The system comprises four kiosks, each of which controls a bank of 125 automated lockers — the preferred pickup points for incoming package delivery. Mail Services staff scan shippers’ bar codes on the packages to assign each received item to a locker for 24 hours. Lockers come in three sizes: small, medium and large. Notified by e-mail, students can enter a six-digit code or use their Vanderbilt ID cards to open the lockers and claim the contents, even at night. The lockers then are reserved for other deliveries, keeping the turnover of the 500 units continuous.
Students who don’t retrieve what’s theirs within the 24-hour period allotted to them have to go to the parcel windows to get it — a needless inconvenience, says Andrea, given that “it literally takes a student five seconds to get a package out of a locker.” He adds that the system’s smart automation is one reason why Mail Services hasn’t needed to add personnel or student help to cope with the rising tide of incoming packages.
The automated lockers don’t entirely eliminate the need for package pickup windows, though. About 30% of packages won’t fit in the lockers. And with 3,500 packages per day arriving in peak season, many students still have to visit one of the seven package pickup windows to claim their parcels.
Virtual Student Mailboxes
Adjacent to the kiosks in a location at the center of campus is one of Vanderbilt’s two CPUs, which Anglea describes as “much like a post office in your hometown” because of the familiar menu of mailing-related services they provide. In the central CPU, about 100 sq. ft. substitutes for the 3,500 sq. ft. once dedicated to the 7,000 traditional postboxes. Kept in the smaller space is something else altogether: an identical number of “virtual student mailboxes” that streamline the distribution of letter mail in the same way the kiosks and lockers do for packages.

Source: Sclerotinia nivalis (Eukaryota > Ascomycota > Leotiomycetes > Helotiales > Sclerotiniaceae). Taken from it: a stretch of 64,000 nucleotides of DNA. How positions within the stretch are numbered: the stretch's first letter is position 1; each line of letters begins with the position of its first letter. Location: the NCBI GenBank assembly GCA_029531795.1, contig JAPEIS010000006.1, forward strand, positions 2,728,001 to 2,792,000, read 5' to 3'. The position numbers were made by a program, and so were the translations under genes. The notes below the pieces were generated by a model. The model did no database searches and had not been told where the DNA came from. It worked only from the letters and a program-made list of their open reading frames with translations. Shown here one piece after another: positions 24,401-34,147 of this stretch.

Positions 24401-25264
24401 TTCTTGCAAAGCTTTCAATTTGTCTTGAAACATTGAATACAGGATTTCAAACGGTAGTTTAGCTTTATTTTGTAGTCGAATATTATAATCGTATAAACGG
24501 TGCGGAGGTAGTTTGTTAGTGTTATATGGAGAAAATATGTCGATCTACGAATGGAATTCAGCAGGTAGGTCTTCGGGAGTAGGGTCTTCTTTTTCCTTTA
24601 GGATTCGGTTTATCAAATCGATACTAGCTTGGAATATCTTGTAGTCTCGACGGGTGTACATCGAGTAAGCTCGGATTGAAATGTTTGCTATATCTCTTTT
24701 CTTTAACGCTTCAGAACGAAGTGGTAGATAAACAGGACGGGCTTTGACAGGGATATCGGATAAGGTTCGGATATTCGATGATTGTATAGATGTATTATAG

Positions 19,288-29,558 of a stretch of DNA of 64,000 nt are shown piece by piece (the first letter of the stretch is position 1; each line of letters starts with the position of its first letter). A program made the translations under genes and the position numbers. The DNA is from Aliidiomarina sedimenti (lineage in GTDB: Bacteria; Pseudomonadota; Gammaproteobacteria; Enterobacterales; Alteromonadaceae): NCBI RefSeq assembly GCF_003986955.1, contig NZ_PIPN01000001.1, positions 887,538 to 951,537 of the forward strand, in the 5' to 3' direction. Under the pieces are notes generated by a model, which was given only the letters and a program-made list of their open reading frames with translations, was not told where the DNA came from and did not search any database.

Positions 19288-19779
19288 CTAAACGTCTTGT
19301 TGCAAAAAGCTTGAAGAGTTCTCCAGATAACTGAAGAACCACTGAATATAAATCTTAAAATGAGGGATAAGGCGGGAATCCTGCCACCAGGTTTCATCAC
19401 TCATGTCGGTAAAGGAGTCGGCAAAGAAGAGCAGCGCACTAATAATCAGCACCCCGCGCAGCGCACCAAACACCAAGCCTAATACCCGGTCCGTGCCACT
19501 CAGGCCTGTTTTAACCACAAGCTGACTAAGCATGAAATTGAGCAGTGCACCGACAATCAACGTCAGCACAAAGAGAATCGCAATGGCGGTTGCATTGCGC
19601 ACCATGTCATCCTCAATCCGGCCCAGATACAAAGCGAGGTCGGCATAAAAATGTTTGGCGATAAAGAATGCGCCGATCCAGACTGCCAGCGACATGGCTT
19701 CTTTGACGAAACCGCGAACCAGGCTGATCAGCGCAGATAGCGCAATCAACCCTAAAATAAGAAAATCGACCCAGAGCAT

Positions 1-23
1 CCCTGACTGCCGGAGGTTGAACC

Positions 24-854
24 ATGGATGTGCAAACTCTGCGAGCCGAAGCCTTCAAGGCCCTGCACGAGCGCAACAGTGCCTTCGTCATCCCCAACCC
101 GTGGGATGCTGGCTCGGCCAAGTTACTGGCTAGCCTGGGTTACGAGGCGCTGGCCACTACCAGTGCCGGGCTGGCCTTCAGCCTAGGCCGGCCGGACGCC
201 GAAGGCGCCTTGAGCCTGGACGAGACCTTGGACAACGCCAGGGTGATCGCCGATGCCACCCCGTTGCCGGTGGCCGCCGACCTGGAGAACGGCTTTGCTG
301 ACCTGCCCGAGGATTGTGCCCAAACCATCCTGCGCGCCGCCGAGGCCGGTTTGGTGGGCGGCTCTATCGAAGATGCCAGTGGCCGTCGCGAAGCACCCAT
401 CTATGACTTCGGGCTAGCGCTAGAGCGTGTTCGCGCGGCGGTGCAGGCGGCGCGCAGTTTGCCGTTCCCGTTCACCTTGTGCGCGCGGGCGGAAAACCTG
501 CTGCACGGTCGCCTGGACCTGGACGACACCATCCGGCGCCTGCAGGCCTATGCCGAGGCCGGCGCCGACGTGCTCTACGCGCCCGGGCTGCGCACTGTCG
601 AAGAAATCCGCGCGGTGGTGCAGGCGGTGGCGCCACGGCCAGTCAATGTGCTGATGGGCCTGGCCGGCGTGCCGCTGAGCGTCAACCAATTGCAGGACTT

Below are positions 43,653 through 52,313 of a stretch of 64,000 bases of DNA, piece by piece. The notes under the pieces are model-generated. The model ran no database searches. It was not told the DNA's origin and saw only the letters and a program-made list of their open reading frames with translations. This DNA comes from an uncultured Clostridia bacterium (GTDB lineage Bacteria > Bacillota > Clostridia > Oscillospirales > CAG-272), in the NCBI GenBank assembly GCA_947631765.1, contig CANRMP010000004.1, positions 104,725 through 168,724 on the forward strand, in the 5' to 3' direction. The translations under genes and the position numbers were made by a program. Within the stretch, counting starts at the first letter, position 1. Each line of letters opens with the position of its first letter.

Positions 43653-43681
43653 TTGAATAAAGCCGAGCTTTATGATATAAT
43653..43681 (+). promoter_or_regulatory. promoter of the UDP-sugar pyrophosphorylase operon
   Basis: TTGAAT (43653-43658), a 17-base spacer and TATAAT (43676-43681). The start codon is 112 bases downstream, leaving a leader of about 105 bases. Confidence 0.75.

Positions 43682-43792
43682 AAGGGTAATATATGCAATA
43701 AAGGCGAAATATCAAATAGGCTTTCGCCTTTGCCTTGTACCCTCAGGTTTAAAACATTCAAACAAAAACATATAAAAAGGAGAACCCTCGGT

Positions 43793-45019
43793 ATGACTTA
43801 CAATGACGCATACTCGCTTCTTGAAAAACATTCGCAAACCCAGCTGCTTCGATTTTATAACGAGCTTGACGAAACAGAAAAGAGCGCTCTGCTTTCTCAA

The “mailboxes” are physical in nature, but with a difference. What makes them “virtual,” Carroll explains, is that students’ private mail box (PMB) numbers don’t correspond to actual mailboxes. This is because Mail Services has replaced all the mailboxes with a system of manila file folders that use unique barcodes matched to each student’s PMB.
Mail accumulating in the folders is scanned, and students receive messages alerting them that they have pieces to pick up. They can do this by presenting their Vanderbilt IDs at a Mail Services window, where staff retrieve the mail for them.
As a time- and space-saving alternative to postboxes, the system takes touches out of internal distribution and is much better suited to the diminished volume of letter mail that Vanderbilt receives now, Carroll says. It also generates revenue from the fees that direct-mail marketers can pay to have their promotional materials included in the folders.
Contributes to Campus Security
Convenience, efficiency and extra income aren’t the only benefits of centralizing these operations. Student safety and security are primary concerns on all college campuses, and from this point of view, Carroll notes, concentrating mail and package pickup in one place is preferable to having outside delivery personnel roaming the Vanderbilt grounds in search of addressees. (With only a few exceptions, no deliveries of any kind are permitted to the dorms.)
At Vanderbilt, security begins at the point of receipt. In a recent exercise with postal and law enforcement officials in Nashville, Mail Services successfully intercepted a test package masquerading as suspicious — an indication of the degree of control that Anglea and his team exert over everything coming to campus in shipping cartons and envelopes.